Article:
One of the jobs of a technical SEO or tech SEO is to dig into a site’s code and find issues that are causing ranking or other types of search engine related issues. A good technical SEO understands code and SEO enough that they can help diagnose most search engine ranking issues that are self-inflicted. Some issues are related to search engine rankings but there are issues that are unrelated to search engine rankings. For example, typically date issues aren’t related to actual search engine rankings–it’s just how your blog post, for example, shows up in the search engine result pages (SERPs).
Search Engine Directives
There are many directives and signals that your website can give to the search engines, such as:
- nofollow and follow tags
- noindex tags
- robots.txt directives
- canonical tags
- rel/next and rel/prev tags
- published_time and datePublished tags
- hreflang tags
Those are just a few directives that I’ve seen that can result in self-inflicted search engine issues. For example, if you’re telling the search engine to not index a page on your website and you use the noindex meta robots tag, don’t tell the search engine not to crawl that page via the robots.txt file. If you tell them not to crawl the page in the robots.txt file, they won’t crawl the page–so they won’t see the noindex directive on the page. So, they WILL index the page in that case. They’ll put up a message in the search results that says they weren’t able to crawl the page. That’s an example of conflicting signals that you could be sending to the search engines.
I Had a Conflicting Signal On My Site
I really hate to admit it–but I had a conflicting signal right here on my own site. Luckily, someone who is actually a bit more technical them I am pointed it out to me and I was able to “dig in” and fix it. After I actually make the post, I’ll come back and update it if it truly has been fixed. But as far as I can tell by looking at the change I made and the other posts on my site, it does look like I’ve fixed the issue.
I won’t mention who this person is–but if they’re reading this then they undoubtedly know who they are! Thank you!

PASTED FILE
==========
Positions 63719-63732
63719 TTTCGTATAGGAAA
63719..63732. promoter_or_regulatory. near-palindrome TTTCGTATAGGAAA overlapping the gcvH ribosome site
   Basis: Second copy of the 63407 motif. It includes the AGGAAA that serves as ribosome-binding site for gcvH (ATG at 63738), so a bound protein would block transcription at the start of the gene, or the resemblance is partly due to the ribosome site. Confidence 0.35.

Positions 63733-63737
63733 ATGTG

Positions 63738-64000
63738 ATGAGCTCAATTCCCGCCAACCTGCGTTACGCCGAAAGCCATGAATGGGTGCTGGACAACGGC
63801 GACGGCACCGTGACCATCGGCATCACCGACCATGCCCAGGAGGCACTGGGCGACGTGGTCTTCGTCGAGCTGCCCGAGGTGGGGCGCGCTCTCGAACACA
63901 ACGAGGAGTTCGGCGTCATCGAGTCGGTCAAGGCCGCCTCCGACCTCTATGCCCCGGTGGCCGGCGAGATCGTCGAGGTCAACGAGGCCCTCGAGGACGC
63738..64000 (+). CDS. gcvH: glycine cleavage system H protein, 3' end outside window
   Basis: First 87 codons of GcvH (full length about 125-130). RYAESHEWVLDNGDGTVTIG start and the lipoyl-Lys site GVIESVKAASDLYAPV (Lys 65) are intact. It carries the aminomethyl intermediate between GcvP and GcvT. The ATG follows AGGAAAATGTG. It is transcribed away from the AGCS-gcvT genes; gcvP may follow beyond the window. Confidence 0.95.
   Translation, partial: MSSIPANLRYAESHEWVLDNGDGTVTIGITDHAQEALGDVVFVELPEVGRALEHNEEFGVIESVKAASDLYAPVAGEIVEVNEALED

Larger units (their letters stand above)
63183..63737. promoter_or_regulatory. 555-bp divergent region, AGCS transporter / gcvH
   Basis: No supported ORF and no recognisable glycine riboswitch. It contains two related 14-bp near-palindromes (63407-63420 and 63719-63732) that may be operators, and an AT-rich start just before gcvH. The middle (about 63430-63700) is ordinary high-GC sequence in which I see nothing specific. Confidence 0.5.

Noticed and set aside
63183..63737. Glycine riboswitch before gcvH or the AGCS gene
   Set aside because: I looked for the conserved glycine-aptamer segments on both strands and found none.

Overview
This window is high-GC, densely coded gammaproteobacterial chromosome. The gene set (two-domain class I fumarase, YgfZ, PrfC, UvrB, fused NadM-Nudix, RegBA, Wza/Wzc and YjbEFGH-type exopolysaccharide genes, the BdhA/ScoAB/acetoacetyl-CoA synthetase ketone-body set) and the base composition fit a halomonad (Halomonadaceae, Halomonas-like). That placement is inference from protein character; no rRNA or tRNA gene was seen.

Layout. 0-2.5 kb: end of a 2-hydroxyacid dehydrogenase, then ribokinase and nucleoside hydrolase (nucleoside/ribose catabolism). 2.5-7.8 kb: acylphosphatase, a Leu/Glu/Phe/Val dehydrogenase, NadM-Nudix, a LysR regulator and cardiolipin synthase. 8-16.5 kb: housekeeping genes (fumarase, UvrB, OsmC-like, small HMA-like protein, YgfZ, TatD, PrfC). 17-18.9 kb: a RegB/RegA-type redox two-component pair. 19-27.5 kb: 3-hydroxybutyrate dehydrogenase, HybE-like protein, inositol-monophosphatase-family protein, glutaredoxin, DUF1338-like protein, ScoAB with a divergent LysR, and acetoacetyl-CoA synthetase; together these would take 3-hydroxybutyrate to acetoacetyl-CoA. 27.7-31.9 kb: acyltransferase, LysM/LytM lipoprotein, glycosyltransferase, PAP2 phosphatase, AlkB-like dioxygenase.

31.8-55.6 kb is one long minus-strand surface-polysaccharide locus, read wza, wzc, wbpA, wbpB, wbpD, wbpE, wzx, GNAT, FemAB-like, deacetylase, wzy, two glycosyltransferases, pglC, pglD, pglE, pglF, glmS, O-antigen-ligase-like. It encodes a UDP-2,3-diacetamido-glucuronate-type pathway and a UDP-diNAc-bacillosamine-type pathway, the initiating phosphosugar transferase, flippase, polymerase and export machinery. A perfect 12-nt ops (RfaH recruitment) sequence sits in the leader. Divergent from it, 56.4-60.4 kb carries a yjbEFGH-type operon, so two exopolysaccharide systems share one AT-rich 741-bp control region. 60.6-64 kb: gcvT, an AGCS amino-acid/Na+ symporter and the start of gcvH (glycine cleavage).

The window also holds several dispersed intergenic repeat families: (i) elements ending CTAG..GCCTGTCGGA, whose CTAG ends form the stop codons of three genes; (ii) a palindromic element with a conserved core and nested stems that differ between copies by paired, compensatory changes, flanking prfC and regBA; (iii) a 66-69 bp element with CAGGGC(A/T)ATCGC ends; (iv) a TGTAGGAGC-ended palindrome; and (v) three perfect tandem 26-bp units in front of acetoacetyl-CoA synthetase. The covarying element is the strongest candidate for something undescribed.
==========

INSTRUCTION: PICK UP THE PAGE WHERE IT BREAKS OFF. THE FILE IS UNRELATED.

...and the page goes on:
The Technical Issue I Had on My Site
For a while, I’ve been having an issue with the time and date stamps on my site. I know I’ve looked at this in depth a while back, and I’ve posted time and time again about Google’s issue with time stamps. If you’re not familiar with it, then essentially the issue was that when I would make a post it would immediately get indexed by Google. But, the timestamp provided by Google always was wrong in the search results. Even though I posted at 12:33pm CST, Google’s search result would show that the post was made 5 or 7 hours ago. Somehow they were confusing the time when it was posted, and I my site looked like I posted about things before they actually happened.
Time Stamp Fixed?
For a while, a few years I think, Google has had a problem with dates. They finally did fix the issue. I had a few posts that showed the proper date and time that the post was made. But, the last few posts showed that there was a date problem again. So what happened? Someone pointed out the problem, and it was essentially that the dates and times of my post, on the post, were in fact conflicting.
The article:published_time on a post showed 2018-10-24T17:13:22+00:00. But, the datePublished on the same post showed 2018-10-24T12:13:22+00:00. This is certainly a conflicting signal to the search engines: when did I actually make the post? Well, Google was taking only one of them, which was telling them that it was posted 5 hours prior to when it was actually posted. So, it was my fault–a conflicting signal.
Since this is a WordPress site, I was able to go into the site’s theme settings and make a small change. I removed where the datePublished time was being added (which was being inserted by the post_date on the post). That doesn’t really fix the internal problem, but it does remove the datePublished from the post’s source code. So, by doing that there is no datePublished anymore, and there’s only one published time–which is now the published_time. The site has the correct time zone settings in WordPress, so I’m not sure why the wrong time zone is showing up on the site. Regardless, I believe it’s now fixed. Once I publish this post, I’ll take a look at it in the search results in Google and hopefully be able to re-edit the post and say that it’s officially fixed now.
Update: Is the Timetamp Fixed?
Well, so much for that advice. I really actually was hoping that the conflicting signal my posts were giving (by having two different timestamps) would be fix the issue. In fact, it had absolutely disastrous results. By removing the conflicting timestamps that my post(s) on this blog were giving, Google started thinking that this post was posted TWO DAYS AGO! Not 5 hours ago, but now it’s 2 days ago. WOW. Just wow.
If you search for Google for the title of this post, you’ll see (what I show in the screen shot above) is that apparently this was posted on October 24, 2018 and not when it was actually posted, which is October 26, 2018.